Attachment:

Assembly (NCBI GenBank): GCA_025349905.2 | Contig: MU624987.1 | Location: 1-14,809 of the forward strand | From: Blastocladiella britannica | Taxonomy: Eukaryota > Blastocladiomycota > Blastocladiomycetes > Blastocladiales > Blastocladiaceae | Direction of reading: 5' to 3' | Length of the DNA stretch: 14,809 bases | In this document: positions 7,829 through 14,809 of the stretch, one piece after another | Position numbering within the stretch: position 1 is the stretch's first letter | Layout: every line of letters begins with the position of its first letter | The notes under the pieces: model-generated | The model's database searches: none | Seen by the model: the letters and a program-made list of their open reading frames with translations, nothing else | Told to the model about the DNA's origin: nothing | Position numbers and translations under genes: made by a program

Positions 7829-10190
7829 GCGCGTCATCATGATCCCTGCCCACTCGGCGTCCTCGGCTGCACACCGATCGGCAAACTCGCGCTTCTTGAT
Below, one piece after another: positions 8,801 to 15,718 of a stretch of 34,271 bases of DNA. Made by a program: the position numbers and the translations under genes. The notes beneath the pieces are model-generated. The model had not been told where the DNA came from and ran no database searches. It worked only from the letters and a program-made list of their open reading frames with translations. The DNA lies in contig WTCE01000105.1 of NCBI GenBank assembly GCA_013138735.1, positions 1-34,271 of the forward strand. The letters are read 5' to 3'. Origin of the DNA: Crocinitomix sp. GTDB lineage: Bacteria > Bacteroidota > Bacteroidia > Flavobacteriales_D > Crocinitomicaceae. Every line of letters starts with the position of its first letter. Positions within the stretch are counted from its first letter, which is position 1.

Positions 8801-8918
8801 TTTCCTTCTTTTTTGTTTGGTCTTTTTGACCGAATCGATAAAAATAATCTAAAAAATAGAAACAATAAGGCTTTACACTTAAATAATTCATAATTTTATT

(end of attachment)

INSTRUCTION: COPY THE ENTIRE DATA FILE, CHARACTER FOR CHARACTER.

Assembly (NCBI GenBank): GCA_025349905.2 | Contig: MU624987.1 | Location: 1-14,809 of the forward strand | From: Blastocladiella britannica | Taxonomy: Eukaryota > Blastocladiomycota > Blastocladiomycetes > Blastocladiales > Blastocladiaceae | Direction of reading: 5' to 3' | Length of the DNA stretch: 14,809 bases | In this document: positions 7,829 through 14,809 of the stretch, one piece after another | Position numbering within the stretch: position 1 is the stretch's first letter | Layout: every line of letters begins with the position of its first letter | The notes under the pieces: model-generated | The model's database searches: none | Seen by the model: the letters and a program-made list of their open reading frames with translations, nothing else | Told to the model about the DNA's origin: nothing | Position numbers and translations under genes: made by a program

Positions 7829-10190
7829 GCGCGTCATCATGATCCCTGCCCACTCGGCGTCCTCGGCTGCACACCGATCGGCAAACTCGCGCTTCTTGAT
Below, one piece after another: positions 8,801 to 15,718 of a stretch of 34,271 bases of DNA. Made by a program: the position numbers and the translations under genes. The notes beneath the pieces are model-generated. The model had not been told where the DNA came from and ran no database searches. It worked only from the letters and a program-made list of their open reading frames with translations. The DNA lies in contig WTCE01000105.1 of NCBI GenBank assembly GCA_013138735.1, positions 1-34,271 of the forward strand. The letters are read 5' to 3'. Origin of the DNA: Crocinitomix sp. GTDB lineage: Bacteria > Bacteroidota > Bacteroidia > Flavobacteriales_D > Crocinitomicaceae. Every line of letters starts with the position of its first letter. Positions within the stretch are counted from its first letter, which is position 1.

Positions 8801-8918
8801 TTTCCTTCTTTTTTGTTTGGTCTTTTTGACCGAATCGATAAAAATAATCTAAAAAATAGAAACAATAAGGCTTTACACTTAAATAATTCATAATTTTATT